Elros laughed. “I do not know. But she will pass any such test with flying colors!” he answered confidently. He ran his hand up the main rigging as he spoke, the touch a caress as gentle as any one might reserve for a lover. “I shall speak to Círdan about when she will go to sea.”
“Elrond!” Lasbelin’s voice interrupted him.
Elrond grimaced slightly at the sound of the counselor’s voice and waved to Elros as duty beckoned him. “She is a treasure!” he called as he departed.
“Elrond, there are men from the village near Sirion here with concerns. Also, Calendîn is here on behalf of his people. The green elves are troubled by the number of trees being felled. I have explained the plans to both parties, but they are not satisfied. They wish to speak to the King. Will you hear them?” Lasbelin asked, exasperated. “For some reason they listen to you.”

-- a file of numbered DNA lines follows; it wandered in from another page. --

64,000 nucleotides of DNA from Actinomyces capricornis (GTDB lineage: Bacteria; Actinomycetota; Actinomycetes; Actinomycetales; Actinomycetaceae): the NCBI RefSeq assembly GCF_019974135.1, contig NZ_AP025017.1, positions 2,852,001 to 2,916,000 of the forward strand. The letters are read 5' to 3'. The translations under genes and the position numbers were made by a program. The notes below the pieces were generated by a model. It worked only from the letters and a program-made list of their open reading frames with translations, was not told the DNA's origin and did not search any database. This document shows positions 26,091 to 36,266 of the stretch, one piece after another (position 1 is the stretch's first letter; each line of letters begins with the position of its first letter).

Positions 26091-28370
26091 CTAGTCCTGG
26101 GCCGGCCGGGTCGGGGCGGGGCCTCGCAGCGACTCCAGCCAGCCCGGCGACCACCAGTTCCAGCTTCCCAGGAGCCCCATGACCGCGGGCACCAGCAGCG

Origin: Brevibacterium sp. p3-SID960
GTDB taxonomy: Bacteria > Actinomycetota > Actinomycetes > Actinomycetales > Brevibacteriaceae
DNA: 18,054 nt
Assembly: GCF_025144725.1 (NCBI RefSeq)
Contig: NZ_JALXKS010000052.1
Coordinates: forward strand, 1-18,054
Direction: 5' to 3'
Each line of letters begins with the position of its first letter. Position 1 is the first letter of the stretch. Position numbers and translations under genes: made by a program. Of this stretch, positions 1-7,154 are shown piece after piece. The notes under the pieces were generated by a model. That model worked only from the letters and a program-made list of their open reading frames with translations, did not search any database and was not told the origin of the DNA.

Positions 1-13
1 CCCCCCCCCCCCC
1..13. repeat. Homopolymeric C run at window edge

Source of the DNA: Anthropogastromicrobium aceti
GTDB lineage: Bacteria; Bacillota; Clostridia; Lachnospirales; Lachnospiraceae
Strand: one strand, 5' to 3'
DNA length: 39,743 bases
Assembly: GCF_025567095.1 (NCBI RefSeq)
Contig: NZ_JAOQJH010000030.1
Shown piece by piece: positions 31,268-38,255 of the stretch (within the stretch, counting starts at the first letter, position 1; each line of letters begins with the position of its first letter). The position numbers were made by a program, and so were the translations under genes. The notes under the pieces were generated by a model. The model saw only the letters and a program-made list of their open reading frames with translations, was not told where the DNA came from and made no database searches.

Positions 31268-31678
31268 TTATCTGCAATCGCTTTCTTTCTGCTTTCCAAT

Elrond smiled graciously, despite Lasbelin’s less than genial tone, and allowed the elf to lead him to the waiting parties. Calendîn nodded nearly imperceptibly to Elrond, indicating he should speak with the men first. Elrond bowed his head in return, acknowledging the favor respectfully.
“Mae Govannen, Garman,” Elrond greeted the leader of the Men with a slight bow. “How fare your people? Have you had any further difficulties with the eastern invaders?”
“Mae Govannen, Elrond,” Garman replied, relief showing openly on his face now that he was no longer dealing with Lasbelin. “Our people are well, and we have not had difficulties since the elves began their harvest near our village.”